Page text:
RIGHTS > Union launches bid to remove headscarf ban

ANKARA - Hürriyet Daily News

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Union members hold a rally against headscarf ban in schools in İzmir. Hürriyet photo

Union members hold a rally against headscarf ban in schools in İzmir. Hürriyet photo

An umbrella trade union has launched a campaign and petition to lift a ban on wearing headscarves in government offices.

The Confederation of Public Servants’ Trade Unions (Memur-Sen) aims to collect 10 million signatures as part of the campaign, “10 Million-Signature Campaign for Free Dress Code in Public Areas.” “Memur-Sen, which is the biggest confederation of public servants with its 650,000 members, has decided to collect 10 million signatures by also including the opinion of the public in the process, to introduce it to the Prime Ministry,” the union said on its website.

The campaigners have held various actions including a demonstration in front of Parliament on Nov. 30, 2012, and a civil disobedience action Jan. 2 involving going to workplaces with dress code violations.

On Jan. 25, a female lawyer entered a Turkish court wearing a headscarf for the first time, following the revoking of a regulation banning the headscarf in judicial institutions by the Cabinet.

The general ban on wearing Muslim religious headscarves in government offices and public primary schools continues, although the ban has not been enforced in universities and is often ignored in some workplaces.


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young genius

2/1/2013 8:31:43 AM

These women don't know that they are playing with fire. Türkiye is secular and will remain so. Why only headscarfs? Why not other symbols of religion? Will they allow crosses and the hats that the Jews who practice Judaism? It may be a small win for some women but a huge loss for a lot of many other women who want islamic dress away from them. Some people don't understand that you can be a Muslim without looking like an Arab.

mara mcglothin

2/1/2013 1:48:04 AM

NAGAYEC In some workplaces the headscarf presents a hazard to the person wearing it as well as the people working around her. This can also be a security issue. You can't enter a bank in the USA with a hat on, so how would it be acceptable for a woman to cover her head in a bank or on a driver's license? JRC I am with you. I thought the covering was to protect modesty, BUT not with a full face of makeup, jewelry and attractive seductive clothing? I don't get it.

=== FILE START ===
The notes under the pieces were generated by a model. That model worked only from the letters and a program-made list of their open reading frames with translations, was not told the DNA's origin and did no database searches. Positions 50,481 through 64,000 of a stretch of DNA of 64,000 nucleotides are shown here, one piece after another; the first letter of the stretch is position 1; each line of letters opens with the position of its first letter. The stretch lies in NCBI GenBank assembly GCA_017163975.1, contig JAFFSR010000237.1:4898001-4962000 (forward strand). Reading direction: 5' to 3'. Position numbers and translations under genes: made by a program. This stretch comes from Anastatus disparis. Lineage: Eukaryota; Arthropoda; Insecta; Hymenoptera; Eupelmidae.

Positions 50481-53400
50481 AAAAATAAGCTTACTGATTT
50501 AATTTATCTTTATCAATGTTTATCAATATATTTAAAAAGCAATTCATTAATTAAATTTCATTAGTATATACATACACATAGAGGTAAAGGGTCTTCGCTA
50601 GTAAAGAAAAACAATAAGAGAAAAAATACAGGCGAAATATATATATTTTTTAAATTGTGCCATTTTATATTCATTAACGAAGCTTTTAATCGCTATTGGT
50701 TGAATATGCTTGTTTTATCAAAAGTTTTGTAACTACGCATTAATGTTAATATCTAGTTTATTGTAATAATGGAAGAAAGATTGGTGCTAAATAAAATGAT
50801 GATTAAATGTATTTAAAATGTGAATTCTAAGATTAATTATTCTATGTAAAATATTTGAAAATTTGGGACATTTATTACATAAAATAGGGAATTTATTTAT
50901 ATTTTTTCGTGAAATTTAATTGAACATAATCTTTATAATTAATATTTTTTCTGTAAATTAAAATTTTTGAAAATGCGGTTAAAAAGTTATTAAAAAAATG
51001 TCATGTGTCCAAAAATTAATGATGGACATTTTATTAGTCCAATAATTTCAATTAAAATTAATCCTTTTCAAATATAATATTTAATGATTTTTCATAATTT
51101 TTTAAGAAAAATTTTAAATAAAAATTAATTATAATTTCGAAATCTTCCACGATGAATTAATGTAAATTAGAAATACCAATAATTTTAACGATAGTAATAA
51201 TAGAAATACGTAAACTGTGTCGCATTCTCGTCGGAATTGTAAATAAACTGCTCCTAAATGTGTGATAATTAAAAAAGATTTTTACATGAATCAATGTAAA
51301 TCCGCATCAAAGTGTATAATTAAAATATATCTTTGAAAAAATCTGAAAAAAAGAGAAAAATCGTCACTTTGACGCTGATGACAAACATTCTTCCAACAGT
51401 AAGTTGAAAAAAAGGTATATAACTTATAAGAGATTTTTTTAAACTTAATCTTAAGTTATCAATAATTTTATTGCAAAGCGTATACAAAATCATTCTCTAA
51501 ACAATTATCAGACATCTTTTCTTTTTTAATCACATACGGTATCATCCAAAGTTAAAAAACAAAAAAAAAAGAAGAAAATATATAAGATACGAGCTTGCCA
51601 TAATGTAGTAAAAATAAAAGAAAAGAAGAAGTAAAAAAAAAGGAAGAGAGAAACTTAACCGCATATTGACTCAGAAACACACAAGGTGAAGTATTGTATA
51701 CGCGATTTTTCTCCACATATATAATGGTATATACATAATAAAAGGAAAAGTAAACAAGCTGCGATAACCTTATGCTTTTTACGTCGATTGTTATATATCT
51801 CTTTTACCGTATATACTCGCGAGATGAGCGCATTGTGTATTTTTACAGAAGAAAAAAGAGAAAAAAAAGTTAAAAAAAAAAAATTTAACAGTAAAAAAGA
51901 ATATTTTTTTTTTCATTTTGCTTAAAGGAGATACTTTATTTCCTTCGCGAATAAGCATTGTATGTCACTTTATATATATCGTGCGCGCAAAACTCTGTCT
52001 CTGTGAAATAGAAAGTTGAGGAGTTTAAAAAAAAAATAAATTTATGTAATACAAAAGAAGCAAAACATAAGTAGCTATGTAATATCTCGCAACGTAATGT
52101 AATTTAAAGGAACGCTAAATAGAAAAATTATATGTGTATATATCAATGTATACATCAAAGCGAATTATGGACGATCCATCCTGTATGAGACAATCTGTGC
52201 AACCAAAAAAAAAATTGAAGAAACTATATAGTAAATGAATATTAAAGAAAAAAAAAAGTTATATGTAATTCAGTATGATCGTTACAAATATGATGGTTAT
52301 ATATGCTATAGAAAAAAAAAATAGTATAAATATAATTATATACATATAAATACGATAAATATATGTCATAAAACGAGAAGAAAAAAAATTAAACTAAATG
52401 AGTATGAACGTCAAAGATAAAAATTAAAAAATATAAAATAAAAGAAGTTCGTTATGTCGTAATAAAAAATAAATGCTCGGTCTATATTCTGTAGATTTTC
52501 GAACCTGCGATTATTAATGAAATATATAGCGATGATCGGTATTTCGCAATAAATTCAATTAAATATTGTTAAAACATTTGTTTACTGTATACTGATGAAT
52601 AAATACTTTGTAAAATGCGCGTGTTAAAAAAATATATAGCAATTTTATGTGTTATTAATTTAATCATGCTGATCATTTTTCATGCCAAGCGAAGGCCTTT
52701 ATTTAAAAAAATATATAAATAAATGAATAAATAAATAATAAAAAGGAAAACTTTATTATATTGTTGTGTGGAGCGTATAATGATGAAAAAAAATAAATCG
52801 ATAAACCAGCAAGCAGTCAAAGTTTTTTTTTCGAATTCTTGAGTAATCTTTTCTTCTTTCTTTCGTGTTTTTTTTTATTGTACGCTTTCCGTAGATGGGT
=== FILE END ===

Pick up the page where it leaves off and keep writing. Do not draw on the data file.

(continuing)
cezer "çapulcu" skonore

1/30/2013 9:04:58 PM

Nageyec Conduz: If the women have to be forced to observe any provision of Islam by their husbands, fathers and brothers, they should first gain "freedom" from those oppressive elements. Then, they can fight for the "equality".

Çılgın Kanarya

1/30/2013 7:38:14 PM

Here's a thought ... I wonder if the 30th November protest outside of parliament was broken up and dispersed by riot police wielding batons and spraying pepper gas at anything that moved? Ha ha, yeah I bet it was! And before anyone points out that the demonstration had official permission (if it did), then yes, well of course this one would be allowed :) By the way, I'm in favour of people being free to dress as they please, but I do wonder exactly how 'free' some of these women really are.

Brit in Turkey

1/30/2013 7:25:12 PM

If the point of wearing a headscarf is to preserve modesty then it often backfires. To my old jaundiced eyes many a headscarf wearing lady looks extremely sexy. At least one in the picture makes my point for me.

Brit in Turkey

1/30/2013 7:22:02 PM

JRC: There is no significance, unless you have a "bad hair day". How about a campaign to legalise the wearing of the fez?

Aslam Benli

1/30/2013 6:30:28 PM

If you want to wear a burka, it's OK with me - is freedom of choice. But what is next? Sultan Erdogan (advised by Gülen and Erbakan) banning alcohol, voiding secular Turks from voting, people learning science, wearing shorts, reading western newspapers, western music, etc. Sounds like Sharia Law is coming to town; we will look more like Iran. Gule gule Secular Turkiye...

Nageyec Conduz

1/30/2013 11:23:50 AM

Faruk Beisser, you ignoring the fact that Turkish people are over ninety percent Muslims, and thus have a right to observe their culture freely, without the likes of you telling them what part they should and shouldn't observe.

Nageyec Conduz

1/30/2013 10:15:39 AM

a small step, nevertheless significant, in bringing an overdue equality in work places.


1/30/2013 9:36:38 AM

Could someone explain exactly what the headscarf represents? It's nothing to do with modesty, obviously, so is it just an outward expression of piety, and if so why do so many women with headscarves seem anything but pious? It seems to be either an expression of political affiliation or something worn because of pressure from society.
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